Okayama University


SDGs Café – “Learning from a Science Textbook Production Project in Papua New Guinea” 

November 15, 2019

Okayama University has been promoting initiatives toward the achievement of the Sustainable Development Goals (SDGs) presented by the United Nations. On November 13, the second SDGs Café “Learning from a Science Textbook Production Project in Papua New Guinea” was held at Okayama University on Tsushima campus, focusing on Goal No. 4 “Quality Education.” At the L-Café, which is a platform for international education and cultural exchange, students (including international students), staff and faculty members discussed solutions to improve the educational environment in developing nations.

To begin the SDGs lecture, President MAKINO Hirofumi addressed the attendees with a word of encouragement at the end of his speech, stating “We promote SDG-related activities as a university-wide effort. I would like you students to actively participate in creating successful cases for the promotion of the SDGs.” The importance of partnering with the UN SDGs to combat global issues as a University community was deeply encouraged.

Furthermore, to provide a great example of supporting “Quality Education”, Professor KITA Masakazu from the Graduate School of Education, explained the current status and educational environment of Papua New Guinea. According to his report, the local children in Papua New Guinea do not have available textbooks and must transfer by hand everything written onto the blackboard into their notebooks. In order to provide a solution for a lack of science books to read and study from, he partnered with local textbook writers in Papua New Guinea in order to complete and to distribute science textbooks and tutorial manuals to the schools. In essence, he also initiated a project to share a new, textbook-based instruction method so that learner-oriented classes could be executed. Professor KITA Masakazu’s effort to provide “Quality Education” in Papua New Guinea is a prime example of transformational leadership modeled to all in attendance at the SDGs Café.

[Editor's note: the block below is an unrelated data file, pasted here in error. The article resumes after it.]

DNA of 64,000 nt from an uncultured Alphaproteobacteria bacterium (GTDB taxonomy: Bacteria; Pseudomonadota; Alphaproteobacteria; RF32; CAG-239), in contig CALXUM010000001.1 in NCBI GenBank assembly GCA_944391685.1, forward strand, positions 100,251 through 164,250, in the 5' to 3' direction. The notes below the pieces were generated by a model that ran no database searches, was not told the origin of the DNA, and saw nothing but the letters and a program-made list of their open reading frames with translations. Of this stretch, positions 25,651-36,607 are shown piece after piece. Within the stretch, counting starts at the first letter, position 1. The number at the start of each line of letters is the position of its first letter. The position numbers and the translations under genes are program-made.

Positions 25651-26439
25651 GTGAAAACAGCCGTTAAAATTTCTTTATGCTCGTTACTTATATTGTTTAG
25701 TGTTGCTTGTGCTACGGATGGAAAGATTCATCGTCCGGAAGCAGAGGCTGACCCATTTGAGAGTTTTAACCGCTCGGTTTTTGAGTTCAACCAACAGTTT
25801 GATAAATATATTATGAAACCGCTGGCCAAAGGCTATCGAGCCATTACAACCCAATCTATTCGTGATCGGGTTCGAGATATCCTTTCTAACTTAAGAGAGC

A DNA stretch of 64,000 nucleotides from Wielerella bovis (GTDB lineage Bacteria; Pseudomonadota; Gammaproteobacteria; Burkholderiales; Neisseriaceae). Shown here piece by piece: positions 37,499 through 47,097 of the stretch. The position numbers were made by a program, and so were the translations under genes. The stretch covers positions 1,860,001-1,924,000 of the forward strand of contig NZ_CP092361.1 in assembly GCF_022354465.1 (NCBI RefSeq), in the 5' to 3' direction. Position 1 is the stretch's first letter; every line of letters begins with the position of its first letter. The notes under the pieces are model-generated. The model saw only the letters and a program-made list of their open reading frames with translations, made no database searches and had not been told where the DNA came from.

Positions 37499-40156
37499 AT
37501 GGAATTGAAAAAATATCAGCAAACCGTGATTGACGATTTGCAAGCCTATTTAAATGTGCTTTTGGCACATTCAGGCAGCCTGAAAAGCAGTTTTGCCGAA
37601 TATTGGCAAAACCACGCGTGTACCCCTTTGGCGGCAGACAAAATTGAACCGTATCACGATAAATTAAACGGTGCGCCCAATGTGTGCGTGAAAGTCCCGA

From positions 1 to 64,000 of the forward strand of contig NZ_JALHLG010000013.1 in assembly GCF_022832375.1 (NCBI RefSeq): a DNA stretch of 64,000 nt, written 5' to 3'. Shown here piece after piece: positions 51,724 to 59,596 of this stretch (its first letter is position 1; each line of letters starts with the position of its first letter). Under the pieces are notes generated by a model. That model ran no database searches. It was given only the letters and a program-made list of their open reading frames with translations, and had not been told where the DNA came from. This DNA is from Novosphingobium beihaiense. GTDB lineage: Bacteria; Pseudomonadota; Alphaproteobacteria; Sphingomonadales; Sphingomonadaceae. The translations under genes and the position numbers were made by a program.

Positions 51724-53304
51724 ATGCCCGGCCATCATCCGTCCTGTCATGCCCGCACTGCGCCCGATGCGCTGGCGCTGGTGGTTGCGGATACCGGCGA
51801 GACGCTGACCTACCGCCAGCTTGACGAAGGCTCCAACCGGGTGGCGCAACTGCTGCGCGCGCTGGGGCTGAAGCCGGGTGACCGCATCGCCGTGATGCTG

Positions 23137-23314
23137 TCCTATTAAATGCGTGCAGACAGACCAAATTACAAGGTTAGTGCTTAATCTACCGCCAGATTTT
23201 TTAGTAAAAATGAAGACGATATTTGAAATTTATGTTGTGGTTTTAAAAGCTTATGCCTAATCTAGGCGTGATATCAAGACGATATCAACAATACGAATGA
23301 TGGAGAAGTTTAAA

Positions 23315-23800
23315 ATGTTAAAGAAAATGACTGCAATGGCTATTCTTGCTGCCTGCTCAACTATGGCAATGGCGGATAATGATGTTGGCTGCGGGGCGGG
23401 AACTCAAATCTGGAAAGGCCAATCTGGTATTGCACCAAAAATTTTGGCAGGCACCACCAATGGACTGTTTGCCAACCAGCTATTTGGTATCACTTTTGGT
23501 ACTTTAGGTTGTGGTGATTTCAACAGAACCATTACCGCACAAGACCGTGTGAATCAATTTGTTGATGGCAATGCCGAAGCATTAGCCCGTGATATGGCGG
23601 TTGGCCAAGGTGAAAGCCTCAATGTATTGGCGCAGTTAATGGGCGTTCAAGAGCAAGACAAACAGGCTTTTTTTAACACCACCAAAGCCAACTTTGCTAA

Subsequently, Mr. Sieng Thavy, a former teacher in Cambodia and second year student in the Master’s program at the Graduate School of Education, explained the challenges he faced in the field of education in his home country and having to use handmade educational equipment when teaching. Mr. Sieng Thavy’s captivating presentation provided real-world examples of poor education methods used in developing countries, which encouraged the need of educational experts to come together in combatting this global issue.

A comment made from a student in attendance at SDGs Café: “I was able to learn about the current situation of an island country in the Pacific region which I am not familiar with, and realize the differences with Japan.” Another student mentioned “I would like to utilize what I learned today for future SDG activity plans.” Overall, attendees were encouraged and inspired to think innovatively in finding solutions to support Okayama University and The United Nations Sustainable Development Goals, more specifically providing “Quality Education” in developing countries such as Papua New Guinea and Cambodia.